As expected, the FIA has made changes to the Superlicence qualification rules.
The rules, which were changed in the wake of Max Verstappen's signing to Toro Rosso in 2014, thereby making him the youngest ever driver to contest a race when he lined up on the grid in Melbourne in 2015, still sees drivers needing to acquire at least 40 points over a three-year period.
However, while F2, the European Formula 3 championship, Formula E, IndyCar and the World Endurance Championship (LMP1) still count, from next year preference will be given to the winners of the F2 and IndyCar championships.
Previously, the winner and runner-up in the GP2 Series would gain the necessary 40 points, from 2018 this will be extended to the driver who finishes third in the championship also.
The winner of the IndyCar series will also gain the necessary 40 points.
However, whereas the winner and runner-up of the European F3 Championship, Formula E and WEC (LMP1) previously earned 40 and 30 points respectively, this has now been reduced to 30 and 25, though the WEC runner-up will gain just 24.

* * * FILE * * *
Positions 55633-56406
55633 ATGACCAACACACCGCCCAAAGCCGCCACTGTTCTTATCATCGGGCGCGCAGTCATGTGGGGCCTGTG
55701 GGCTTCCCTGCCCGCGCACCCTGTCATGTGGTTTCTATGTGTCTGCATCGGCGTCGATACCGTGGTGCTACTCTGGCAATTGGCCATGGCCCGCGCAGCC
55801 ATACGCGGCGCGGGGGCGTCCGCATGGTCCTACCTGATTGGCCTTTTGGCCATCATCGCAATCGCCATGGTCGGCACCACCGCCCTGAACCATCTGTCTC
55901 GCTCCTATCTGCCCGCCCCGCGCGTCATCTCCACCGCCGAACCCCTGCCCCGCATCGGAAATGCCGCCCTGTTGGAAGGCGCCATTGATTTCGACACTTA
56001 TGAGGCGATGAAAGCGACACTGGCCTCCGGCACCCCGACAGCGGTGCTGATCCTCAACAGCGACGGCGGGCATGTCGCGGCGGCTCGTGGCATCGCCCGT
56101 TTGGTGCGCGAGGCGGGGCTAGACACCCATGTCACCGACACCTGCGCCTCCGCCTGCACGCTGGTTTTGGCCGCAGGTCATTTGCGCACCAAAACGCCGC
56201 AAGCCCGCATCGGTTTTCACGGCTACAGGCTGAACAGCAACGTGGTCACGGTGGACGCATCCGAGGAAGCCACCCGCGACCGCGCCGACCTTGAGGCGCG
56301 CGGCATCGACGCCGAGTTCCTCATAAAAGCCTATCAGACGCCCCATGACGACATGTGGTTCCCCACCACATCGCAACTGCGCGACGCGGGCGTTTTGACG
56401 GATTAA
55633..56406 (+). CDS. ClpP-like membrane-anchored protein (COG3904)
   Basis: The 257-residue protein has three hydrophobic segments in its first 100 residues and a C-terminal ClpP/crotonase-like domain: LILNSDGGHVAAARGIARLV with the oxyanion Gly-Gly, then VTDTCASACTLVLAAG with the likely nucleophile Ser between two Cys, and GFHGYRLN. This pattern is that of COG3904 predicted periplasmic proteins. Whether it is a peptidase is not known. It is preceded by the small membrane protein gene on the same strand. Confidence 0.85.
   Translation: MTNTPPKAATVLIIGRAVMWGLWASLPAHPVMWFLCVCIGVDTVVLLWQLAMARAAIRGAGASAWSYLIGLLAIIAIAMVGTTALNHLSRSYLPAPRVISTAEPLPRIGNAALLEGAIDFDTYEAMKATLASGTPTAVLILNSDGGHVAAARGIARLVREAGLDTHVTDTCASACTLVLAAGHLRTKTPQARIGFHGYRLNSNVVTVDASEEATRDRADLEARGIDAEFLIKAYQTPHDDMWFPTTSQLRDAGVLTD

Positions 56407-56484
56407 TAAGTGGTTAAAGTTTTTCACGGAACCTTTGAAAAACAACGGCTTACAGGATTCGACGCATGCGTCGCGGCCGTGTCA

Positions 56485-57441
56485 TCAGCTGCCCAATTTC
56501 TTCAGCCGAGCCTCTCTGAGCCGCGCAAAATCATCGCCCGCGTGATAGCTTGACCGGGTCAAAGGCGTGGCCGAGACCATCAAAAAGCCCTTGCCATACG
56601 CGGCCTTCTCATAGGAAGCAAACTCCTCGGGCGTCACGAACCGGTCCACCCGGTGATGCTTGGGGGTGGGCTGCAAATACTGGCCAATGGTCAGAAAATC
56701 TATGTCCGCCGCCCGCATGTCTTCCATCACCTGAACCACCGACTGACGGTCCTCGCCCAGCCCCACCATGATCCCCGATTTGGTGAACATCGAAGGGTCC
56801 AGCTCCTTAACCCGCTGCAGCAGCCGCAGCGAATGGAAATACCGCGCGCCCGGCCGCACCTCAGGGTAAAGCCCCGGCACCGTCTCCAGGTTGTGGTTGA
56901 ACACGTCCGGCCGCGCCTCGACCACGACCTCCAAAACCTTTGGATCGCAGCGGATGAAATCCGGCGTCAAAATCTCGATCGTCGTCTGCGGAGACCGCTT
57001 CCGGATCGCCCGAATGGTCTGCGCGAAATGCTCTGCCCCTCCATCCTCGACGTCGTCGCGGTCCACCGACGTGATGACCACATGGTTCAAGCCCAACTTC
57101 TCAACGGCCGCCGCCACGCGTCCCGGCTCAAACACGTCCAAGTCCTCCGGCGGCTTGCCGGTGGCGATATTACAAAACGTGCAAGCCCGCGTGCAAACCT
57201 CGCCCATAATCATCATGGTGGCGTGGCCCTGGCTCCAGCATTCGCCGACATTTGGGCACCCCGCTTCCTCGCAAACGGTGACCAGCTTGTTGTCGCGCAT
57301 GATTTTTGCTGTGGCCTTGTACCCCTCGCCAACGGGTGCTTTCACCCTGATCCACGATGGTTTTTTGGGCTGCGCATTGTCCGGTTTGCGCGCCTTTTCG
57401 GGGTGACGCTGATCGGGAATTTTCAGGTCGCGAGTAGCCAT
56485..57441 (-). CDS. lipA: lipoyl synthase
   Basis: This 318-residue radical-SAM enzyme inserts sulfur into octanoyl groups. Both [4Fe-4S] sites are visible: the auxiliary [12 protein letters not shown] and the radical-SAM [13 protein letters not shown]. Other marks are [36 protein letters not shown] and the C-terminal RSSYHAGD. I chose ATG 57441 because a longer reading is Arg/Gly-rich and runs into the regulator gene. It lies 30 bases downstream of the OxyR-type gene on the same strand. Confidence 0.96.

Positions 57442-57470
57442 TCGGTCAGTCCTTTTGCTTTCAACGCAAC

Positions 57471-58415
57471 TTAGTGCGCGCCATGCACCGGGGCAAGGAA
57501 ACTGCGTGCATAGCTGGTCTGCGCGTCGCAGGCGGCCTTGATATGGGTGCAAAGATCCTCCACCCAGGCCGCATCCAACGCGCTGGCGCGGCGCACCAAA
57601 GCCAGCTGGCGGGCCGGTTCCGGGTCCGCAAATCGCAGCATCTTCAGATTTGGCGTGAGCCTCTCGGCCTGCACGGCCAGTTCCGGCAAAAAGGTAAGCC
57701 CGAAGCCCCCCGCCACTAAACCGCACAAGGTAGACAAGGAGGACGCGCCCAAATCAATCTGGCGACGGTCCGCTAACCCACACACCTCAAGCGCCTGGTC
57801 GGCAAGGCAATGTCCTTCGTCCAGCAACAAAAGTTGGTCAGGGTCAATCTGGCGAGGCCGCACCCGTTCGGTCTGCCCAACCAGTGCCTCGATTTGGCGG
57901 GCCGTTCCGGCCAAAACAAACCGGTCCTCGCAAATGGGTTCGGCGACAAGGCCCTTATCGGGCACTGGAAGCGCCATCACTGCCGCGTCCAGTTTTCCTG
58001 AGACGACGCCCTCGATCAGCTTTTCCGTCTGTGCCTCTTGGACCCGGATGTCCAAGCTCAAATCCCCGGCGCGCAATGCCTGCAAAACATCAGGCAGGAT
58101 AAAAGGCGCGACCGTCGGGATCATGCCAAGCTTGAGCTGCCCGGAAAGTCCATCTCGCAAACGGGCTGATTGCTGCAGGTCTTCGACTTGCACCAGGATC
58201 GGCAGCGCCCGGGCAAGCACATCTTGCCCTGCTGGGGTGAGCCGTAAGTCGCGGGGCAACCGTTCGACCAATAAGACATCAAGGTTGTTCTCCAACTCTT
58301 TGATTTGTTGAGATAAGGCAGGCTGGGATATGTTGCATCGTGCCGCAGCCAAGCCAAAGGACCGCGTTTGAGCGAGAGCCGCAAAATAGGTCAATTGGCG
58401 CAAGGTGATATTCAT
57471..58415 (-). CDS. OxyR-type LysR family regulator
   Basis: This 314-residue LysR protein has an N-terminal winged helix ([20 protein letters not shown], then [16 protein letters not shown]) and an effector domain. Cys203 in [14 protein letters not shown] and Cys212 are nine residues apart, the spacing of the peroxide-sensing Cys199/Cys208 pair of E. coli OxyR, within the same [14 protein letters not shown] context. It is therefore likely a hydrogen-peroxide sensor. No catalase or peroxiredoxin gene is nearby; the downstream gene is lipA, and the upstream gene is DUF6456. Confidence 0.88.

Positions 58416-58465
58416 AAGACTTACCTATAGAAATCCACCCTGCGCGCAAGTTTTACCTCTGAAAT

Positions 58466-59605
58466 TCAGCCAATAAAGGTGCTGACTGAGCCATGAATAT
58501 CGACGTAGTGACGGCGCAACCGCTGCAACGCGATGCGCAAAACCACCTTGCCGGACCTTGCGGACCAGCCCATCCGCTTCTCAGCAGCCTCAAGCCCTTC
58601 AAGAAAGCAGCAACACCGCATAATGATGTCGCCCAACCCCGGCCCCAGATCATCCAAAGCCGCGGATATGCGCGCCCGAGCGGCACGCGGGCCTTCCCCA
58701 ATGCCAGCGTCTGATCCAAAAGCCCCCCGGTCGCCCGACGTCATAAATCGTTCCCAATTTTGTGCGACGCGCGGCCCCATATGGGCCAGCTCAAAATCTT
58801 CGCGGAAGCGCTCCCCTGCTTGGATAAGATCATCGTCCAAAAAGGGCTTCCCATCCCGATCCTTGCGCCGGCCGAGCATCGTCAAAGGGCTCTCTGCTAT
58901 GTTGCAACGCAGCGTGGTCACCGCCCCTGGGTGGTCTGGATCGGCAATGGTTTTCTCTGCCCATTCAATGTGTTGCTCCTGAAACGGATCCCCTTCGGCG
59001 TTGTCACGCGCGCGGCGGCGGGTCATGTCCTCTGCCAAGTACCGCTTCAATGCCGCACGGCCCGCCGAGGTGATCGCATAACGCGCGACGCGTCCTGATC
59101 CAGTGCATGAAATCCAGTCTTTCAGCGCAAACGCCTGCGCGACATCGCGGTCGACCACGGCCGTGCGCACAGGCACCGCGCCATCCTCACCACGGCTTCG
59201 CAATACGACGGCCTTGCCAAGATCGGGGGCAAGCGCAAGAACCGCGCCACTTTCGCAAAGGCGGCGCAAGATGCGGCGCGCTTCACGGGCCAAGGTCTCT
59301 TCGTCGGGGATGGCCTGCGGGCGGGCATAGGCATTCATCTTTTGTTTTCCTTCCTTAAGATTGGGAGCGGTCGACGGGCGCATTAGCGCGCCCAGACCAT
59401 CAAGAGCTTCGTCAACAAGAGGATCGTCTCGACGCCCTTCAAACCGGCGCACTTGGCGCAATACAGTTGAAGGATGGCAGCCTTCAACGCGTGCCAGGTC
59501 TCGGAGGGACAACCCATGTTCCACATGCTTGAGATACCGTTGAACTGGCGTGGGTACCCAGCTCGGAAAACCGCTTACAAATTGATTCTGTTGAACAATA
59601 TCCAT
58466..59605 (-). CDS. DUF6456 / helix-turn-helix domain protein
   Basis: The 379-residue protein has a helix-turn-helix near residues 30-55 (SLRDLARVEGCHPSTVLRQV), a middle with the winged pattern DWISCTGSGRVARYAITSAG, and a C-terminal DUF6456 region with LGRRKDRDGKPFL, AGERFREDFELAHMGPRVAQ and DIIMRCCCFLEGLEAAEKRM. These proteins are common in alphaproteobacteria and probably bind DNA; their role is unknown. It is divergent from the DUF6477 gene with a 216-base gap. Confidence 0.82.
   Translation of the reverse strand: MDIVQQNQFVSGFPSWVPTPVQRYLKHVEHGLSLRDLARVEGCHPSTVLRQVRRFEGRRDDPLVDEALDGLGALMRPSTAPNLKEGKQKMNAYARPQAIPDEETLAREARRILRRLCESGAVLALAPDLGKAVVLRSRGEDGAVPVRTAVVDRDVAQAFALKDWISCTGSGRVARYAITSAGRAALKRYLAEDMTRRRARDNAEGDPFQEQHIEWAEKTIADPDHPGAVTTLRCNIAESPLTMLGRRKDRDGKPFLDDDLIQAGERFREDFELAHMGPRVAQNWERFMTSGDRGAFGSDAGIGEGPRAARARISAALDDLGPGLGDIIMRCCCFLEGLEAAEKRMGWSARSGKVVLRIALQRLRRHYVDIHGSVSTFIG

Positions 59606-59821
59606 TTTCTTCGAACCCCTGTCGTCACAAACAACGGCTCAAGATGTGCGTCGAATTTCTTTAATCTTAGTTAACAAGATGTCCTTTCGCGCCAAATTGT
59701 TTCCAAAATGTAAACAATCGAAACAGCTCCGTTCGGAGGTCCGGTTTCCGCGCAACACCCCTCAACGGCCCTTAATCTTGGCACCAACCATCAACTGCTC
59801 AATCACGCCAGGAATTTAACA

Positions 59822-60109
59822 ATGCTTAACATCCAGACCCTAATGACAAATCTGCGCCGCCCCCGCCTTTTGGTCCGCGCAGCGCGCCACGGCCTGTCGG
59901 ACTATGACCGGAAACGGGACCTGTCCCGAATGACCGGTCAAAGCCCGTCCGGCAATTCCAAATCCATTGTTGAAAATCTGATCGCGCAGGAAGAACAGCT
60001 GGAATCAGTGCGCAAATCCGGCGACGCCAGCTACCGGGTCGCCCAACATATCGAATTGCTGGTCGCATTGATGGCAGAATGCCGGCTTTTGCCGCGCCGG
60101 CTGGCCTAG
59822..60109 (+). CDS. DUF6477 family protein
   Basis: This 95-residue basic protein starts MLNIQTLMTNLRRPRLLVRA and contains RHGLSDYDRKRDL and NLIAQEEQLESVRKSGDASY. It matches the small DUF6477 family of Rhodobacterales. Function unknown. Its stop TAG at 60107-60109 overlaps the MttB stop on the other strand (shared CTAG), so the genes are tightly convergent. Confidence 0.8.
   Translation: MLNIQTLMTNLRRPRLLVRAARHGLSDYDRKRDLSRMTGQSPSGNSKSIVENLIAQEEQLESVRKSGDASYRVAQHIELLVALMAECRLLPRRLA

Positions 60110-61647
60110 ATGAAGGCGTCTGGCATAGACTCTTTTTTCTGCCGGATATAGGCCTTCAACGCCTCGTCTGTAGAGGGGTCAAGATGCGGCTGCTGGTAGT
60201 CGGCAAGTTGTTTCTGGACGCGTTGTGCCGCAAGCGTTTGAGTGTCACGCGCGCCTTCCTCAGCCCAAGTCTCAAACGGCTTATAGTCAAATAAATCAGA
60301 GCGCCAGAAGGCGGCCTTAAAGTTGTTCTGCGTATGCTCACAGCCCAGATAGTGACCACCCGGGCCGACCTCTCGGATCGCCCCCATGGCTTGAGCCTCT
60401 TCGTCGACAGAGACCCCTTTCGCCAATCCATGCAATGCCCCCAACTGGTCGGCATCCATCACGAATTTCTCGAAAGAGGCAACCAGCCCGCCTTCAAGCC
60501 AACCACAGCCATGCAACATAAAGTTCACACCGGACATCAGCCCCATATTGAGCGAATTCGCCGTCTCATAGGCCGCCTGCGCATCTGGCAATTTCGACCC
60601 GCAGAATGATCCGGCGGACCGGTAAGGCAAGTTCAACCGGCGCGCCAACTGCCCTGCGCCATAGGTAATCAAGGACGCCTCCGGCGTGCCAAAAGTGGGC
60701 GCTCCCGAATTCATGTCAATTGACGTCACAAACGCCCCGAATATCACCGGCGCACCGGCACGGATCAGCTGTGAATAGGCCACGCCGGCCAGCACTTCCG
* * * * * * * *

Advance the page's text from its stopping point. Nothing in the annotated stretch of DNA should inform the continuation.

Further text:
There are similar changes relating to other series that count towards the points system including GP2, Formula V8 3.5, Japanese Super Formula, WEC (LMP2), WTCC and DTM.
At the same time, from next season, NASCAR Cup, IMSA and Indy Lights will count towards the system.
Furthermore, in order to establish a clearer path for drivers around the world to progress from grassroots to World Championships, a new structure for FIA International A Licences – the licence level immediately below the F1 superlicence – was approved by the World Motor Sport Council today. This licencing system will now be based on the same principle of point allocation as the Superlicence system.